For us, this involved pounding rebar stakes into the ground every 12 or so feet apart, pounding metal T-posts at the corners, attaching the proper plastic electric fence wire insulators for rebar and T-posts, and then running the electric wire. Here is a picture of the fence:
And here is a reverse pictured of the same area:
In running the first wire strand, I found that I needed to attach the plastic insulators for the T-post corners after running the main fence wire through them. If you wire them to the corners before hand, which I did and initially thought was just part of a good preparation process for running the fence wire, there was no way to then actually run the fence wire through them when running the wire off of a spool. So I had to undo and redo the wired corners as the wire was run by. Oops. I did however get it right on the second strand.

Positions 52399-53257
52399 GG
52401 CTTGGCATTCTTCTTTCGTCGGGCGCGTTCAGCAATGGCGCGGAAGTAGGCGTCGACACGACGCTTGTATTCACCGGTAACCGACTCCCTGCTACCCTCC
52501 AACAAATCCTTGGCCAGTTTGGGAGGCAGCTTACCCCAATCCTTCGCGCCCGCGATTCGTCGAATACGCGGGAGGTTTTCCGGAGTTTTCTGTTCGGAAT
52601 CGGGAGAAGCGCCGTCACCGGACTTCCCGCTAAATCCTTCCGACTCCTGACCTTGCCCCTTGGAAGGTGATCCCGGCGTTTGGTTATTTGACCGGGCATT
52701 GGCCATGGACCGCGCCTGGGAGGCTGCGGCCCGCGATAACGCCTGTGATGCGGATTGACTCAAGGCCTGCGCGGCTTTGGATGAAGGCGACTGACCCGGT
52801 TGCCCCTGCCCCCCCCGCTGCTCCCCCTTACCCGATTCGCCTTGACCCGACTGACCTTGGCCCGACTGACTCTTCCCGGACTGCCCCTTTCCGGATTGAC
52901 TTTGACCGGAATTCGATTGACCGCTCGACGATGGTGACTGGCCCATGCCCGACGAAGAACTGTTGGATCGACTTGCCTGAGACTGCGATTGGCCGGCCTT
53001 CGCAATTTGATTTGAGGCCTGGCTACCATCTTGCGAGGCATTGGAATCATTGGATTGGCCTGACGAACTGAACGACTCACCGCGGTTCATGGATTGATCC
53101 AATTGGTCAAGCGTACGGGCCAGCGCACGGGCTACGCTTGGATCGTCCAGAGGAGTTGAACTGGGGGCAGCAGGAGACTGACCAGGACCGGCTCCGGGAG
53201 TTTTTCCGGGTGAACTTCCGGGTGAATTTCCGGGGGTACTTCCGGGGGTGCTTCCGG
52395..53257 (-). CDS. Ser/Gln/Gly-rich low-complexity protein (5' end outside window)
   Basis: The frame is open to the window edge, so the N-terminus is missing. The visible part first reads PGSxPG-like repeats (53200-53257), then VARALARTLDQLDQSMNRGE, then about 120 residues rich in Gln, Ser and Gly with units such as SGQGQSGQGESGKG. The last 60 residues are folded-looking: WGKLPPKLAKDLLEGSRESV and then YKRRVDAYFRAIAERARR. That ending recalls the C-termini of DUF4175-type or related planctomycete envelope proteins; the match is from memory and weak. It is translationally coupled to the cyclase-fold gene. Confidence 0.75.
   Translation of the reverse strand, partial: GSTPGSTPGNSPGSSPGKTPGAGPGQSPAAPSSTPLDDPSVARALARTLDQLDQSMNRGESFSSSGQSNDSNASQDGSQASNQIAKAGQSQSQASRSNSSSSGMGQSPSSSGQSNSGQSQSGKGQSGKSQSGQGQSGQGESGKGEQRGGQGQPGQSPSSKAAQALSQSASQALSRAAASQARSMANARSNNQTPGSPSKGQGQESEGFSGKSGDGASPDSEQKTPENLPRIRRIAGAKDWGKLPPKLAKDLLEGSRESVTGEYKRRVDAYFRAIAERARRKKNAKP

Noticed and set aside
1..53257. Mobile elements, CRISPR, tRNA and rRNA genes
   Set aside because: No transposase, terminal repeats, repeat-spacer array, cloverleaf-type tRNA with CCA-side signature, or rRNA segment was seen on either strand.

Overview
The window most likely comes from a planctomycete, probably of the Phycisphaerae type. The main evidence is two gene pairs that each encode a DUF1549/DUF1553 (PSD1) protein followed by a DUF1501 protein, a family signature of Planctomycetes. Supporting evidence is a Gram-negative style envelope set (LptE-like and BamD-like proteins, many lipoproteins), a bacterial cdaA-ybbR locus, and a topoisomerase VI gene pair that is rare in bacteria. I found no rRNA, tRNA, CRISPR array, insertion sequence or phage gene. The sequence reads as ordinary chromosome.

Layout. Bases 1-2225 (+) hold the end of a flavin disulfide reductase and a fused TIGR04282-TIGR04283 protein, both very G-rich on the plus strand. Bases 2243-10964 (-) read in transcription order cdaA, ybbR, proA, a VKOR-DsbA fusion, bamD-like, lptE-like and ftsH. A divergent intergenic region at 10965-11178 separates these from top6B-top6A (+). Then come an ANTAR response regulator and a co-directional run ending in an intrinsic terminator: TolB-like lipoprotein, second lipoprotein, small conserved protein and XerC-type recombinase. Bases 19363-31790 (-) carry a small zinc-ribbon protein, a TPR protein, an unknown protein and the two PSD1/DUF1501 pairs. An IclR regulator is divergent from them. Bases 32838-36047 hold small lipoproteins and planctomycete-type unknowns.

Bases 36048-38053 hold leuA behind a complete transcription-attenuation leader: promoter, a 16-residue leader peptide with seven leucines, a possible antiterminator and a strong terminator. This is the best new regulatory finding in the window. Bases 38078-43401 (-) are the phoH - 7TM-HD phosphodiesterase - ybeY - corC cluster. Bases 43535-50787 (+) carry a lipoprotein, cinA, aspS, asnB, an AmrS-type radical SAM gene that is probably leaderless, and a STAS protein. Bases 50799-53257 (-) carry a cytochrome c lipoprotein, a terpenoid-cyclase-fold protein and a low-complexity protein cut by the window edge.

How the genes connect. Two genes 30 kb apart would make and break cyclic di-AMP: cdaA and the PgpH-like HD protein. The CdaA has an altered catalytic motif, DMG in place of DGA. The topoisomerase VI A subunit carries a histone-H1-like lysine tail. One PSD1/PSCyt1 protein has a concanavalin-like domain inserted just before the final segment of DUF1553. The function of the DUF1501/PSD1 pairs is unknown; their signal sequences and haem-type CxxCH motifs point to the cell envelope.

But once the wire was run, it was time to hook up the solar powered electric fence power source. Part of wiring it up was driving into the ground a 6' galvanized rod for grounding:
Oh Give Me a Home
In considering the distance between the ground and each of the fence wires, I set the plastic wire holders attached to the rebar about one middle finger to thumb hand span above the ground and then then same span above that for the second wire. Well, once we turned the system on and let the pigs out, apparently not only did we agitate them too excitedly for the moment, but the upper wire just said "doorway" to the pigs; and they both proceeded to hurtle between the two wires and off into the field.
Well, after chasing them back into the pen area, and with the obvious fence failure, I was unsure as to how to proceed. However, I decided to try lowering the top wire half the span between it and the lower wire; and also thought that when we would let them out we would try to make sure they weren't stirred up so much.
That seemed to help. Here they are discovering their new roaming land:
And...well, I guess things are all right now:
We once again thank the Lord for His provisions and wisdom, insight and help with the processes of building our homestead.